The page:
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For He that is to be thy Judge,

Thy Saviour is become.

A Song of Praise for the Morning.

My God was with me all this night,

And gave me sweet repose:

My God did watch, even whilst I slept,

Or I had never rose.

How many groan'd and wish'd for sleep,

Until they wish'd for day;

Measuring slow hours with their quick pains,

Whilst I securely lay!

Whilst I did sleep, all dangers slept,

No thieves did me affright;

Those evening wolves, those beasts of prey,

Disturbers of the night.

No raging flames nor storms did rend

The house that I was in;

I heard no dreadful cries without,
No doleful groans within.

What terrors have I 'scap'd this night,

Which have on others fell!

My body might have slept its last,

My soul have waked in hell.

Sweet rest hath gain'd that strength to me,

Which labour did devour:

My body was in weakness sown,

But it is raised in power.

Lord, for the mercies of the night,

My humble thanks I pay;

And unto Thee I dedicate

The first-fruits of the day.

Let this day praise Thee, O my God,

And so let all my days:

And, O let mine eternal day

Be thine eternal praise.

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These are my God's ambassadors,

By whom His mind I know;
God's angels in His lower heaven,
God's trumpeters below.

The trumpet sounds, the dead arise,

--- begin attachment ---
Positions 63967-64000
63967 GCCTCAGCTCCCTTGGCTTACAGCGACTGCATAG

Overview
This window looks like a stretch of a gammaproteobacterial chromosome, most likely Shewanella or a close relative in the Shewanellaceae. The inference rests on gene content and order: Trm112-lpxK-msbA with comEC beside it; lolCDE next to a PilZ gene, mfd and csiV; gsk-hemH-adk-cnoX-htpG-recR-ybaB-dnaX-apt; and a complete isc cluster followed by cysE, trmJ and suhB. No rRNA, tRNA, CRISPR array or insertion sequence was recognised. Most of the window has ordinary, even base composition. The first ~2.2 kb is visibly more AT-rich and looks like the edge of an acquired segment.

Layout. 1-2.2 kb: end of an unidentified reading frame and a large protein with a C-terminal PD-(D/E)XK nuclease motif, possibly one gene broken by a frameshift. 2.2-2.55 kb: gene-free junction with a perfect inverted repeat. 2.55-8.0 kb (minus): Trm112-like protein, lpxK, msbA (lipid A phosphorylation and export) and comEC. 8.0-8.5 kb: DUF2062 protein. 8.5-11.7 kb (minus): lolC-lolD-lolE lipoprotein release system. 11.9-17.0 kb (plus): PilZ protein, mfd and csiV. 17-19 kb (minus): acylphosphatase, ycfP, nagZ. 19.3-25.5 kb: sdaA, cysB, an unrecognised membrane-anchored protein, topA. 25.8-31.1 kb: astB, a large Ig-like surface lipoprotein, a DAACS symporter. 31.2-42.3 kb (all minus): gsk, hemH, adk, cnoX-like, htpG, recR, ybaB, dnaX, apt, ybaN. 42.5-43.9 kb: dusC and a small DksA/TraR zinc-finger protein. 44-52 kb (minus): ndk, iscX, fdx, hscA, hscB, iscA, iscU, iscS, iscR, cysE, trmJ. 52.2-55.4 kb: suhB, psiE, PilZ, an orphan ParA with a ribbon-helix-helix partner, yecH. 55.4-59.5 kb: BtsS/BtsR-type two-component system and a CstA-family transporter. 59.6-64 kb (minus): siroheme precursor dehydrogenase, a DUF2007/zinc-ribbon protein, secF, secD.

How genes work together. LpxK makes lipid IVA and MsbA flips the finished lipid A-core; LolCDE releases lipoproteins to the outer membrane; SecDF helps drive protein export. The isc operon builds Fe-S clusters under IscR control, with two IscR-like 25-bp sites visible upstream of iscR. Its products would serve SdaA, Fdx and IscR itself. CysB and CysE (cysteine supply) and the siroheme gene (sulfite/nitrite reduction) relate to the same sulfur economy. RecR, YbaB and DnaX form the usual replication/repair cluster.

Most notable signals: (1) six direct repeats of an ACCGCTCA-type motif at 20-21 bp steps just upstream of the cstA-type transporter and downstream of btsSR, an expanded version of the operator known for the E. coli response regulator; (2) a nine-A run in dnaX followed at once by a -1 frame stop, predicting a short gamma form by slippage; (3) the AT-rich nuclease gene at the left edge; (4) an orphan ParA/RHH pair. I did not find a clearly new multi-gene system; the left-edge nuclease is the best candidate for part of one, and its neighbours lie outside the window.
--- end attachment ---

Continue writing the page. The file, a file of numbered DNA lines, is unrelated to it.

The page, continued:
Which fell by Adam's hand:
Again the trumpet sounds, and they'
Set forth for Canaan's land.

Thy servants speak; but Thou, Lord, dost An hearing ear bestow :

They smite the rock; but Thou, my God,
Dost make the waters flow:

They shoot the arrow; but Thy hand
Doth drive the arrow home:

They call; but, Lord, Thou dost compel,
And then Thy guests are come.

Angels that fly, and worms that creep,
Are both alike to Thee:

If Thou mak'st worms Thine angels, Lord,
They bring my God to me.

As sons of thunder, first they come,

And I the lightning fear;

But then they bring me to my home,
And sons of comfort are.

Lord, Thou art in them of a truth,
That I might never stray;
The clouds and pillars march before,
And shew me Canaan's way.
I bless my God, who is my guide;
I sing in Sion's ways:

When shall I sing on Sion's hill

Thine everlasting praise?


THE reader is already somewhat acquainted with Sternhold, and Hopkins, and others, who translated the Psalms in the sixteenth century.* To that list should have been added Sir Philip Sidney and his sister, the Countess of Pembroke. As the latter lived through the first twenty years of the seventeenth century, we may, without any gross anachronism, give here a specimen of a version which, in music and energy, has been seldom surpassed. Many copies of the work have long been known to exist in manuscript; but it was not till 1823 that it found its way into print, when a small impression was issued from the Chiswick Press. Sir Philip is said to have gone no further than the 43d Psalm: our quotation is, therefore, from the pen of the countess :

Psalm cxxxvii.

Nigh seated where the river flows

That watereth Babel's thankful plain,
Which then our tears in pearled rows
Did help to water with their rain;
The thought of Zion bred such woes,
That though our harps we did retain,

Yet useless, and untouched there
On willows only hang'd they were.

Now while our harps were hanged so,
The men, whose captives then we lay,
Did on our griefs insulting go,

And more to grieve us thus did say:

*See Christian Classics, vol. i., pp. 126–133.

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